Stuber is stupid and silly. Kumail Nanjiani and Dave Bautista sure try hard enough. There’s plenty of action but it’s just über-violence, which becomes not only this uber driver’s nightmare, but ours as well. This buddy road trip comedy should have never hit the streets nor the screen.
Director Michael Dowse (What If, Goon) and Writer Tripper Clancy have put together a film that we’ve all seen before. This plot has been done better many times over, just not with the update of transporting the principle actors from place to place in a ride share. The rough guy teams up, not by choice, with the timid one. They are as different as they come, but somehow, through the most ridiculous or violent situations, they end up working together.
Kumail Nanjiani, who plays Stu the Uber driver, is pretty much the same as he was in Sick and other past roles. He is well-meaning but clueless, innocent and compassionate to a fault. The jokes about getting his five star ratings and pandering to passengers do get some, but not enough, laughs. Bautista who plays the LA cop Vic, shows he really can act while flexing his bulging muscles doing big action stunts which is not much of a stretch for this professional grappler.
Bautista plays the cop determined to avenge the murder of his partner by a master criminal/drug lord. The twist is he’s got lousy eyesight and on the day of his LASIK surgery, he uncovers a big deal going down that will give him a shot at avenging his partner. Since his vision is blurry after the procedure, he calls for an Uber and then holds that five star rating over the poor driver, Stu, (Nanjiani) to schlep him all over on his dangerous mission.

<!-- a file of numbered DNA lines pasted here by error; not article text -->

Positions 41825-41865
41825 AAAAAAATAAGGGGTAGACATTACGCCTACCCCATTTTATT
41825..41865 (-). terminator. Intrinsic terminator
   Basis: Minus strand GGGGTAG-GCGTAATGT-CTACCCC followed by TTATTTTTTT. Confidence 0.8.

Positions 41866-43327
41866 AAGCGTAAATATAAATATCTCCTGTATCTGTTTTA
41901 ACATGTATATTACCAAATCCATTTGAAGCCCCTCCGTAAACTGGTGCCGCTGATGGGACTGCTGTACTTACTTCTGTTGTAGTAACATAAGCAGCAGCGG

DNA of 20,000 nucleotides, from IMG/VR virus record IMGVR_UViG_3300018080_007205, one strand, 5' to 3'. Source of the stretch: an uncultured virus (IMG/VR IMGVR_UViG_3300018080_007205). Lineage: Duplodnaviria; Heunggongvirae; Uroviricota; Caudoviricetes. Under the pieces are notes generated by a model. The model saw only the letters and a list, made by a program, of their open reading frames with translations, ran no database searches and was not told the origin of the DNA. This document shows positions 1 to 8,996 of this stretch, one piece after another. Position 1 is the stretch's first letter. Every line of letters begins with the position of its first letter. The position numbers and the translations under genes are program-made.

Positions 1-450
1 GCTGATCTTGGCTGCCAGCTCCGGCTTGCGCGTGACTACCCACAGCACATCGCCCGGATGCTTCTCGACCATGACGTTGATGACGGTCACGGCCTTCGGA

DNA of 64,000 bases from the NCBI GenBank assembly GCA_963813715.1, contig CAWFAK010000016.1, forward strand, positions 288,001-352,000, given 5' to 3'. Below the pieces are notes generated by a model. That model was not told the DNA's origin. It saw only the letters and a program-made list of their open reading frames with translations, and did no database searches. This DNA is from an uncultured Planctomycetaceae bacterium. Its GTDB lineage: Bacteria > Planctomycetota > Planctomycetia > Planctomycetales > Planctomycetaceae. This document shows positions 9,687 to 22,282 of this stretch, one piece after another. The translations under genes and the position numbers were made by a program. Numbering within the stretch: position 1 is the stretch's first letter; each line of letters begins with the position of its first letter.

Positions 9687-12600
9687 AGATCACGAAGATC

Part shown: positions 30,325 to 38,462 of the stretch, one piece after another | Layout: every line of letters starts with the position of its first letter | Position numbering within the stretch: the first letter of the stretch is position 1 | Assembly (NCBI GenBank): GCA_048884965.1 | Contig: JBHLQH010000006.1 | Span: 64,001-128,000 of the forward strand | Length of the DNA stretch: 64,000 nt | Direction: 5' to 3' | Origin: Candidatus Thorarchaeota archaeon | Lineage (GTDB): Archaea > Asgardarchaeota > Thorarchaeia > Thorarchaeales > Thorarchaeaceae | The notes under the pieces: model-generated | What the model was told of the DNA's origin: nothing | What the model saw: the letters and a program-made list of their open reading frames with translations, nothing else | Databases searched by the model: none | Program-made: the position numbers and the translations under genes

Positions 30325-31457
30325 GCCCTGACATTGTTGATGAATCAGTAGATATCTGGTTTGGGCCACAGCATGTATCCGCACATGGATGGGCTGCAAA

The eyesight jokes get tiresome and ineffective after awhile.
For a movie that’s billed as a comedy, precious few laughs come from the Big Guy. Bautista has already proved he can get laughs as superhero Drax the Destroyer in the Guardians of the Galaxy franchise. But in this script he’s just one big battering ram. He uses nothing but brute force to impose his will on timid Stu, which isn’t enough to bring a smile on anyone’s face.
There are a few moments here Nanjiani digs up some laughs with his understated comeback lines and a fun, colorful scene in the dressing room of a male strip club. But interestingly, it’s the female characters who brighten the screen even in their minor roles. Mira Sorvino gets to play the heavy as Vic’s police captain. Natalie Morales as Nicole is Vic’s artistic, neglected daughter who is the only character who actually portrays some believable emotion. Betty Gilpin’s Becca (GLOW, Isn’t It Romantic) is Stu’s self-centered, clueless love-interest and wacky business partner.
This script should have created an atmosphere that builds cooperation and camaraderie. Instead of enjoying seeing these two likable actors develop a fun buddy relationship, we just feel sorry for Stu wishing he could find a way to dump this brutish passenger and the whole unsatisfying trip. It’s the first R rated Disney film in 6 years.
Stuber is one of those movies that serves as canon-fodder for the Summer blockbuster season.There has to be something else to project on the screens in the cineplex besides Toy Story and Spiderman. And here it is.
In the future, Kumail Nanjiani and Dave Bautista will act in better movies than this. We look forward to sharing one of those rides.
Walt Disney Studios Motion Pictures 93 Minutes R
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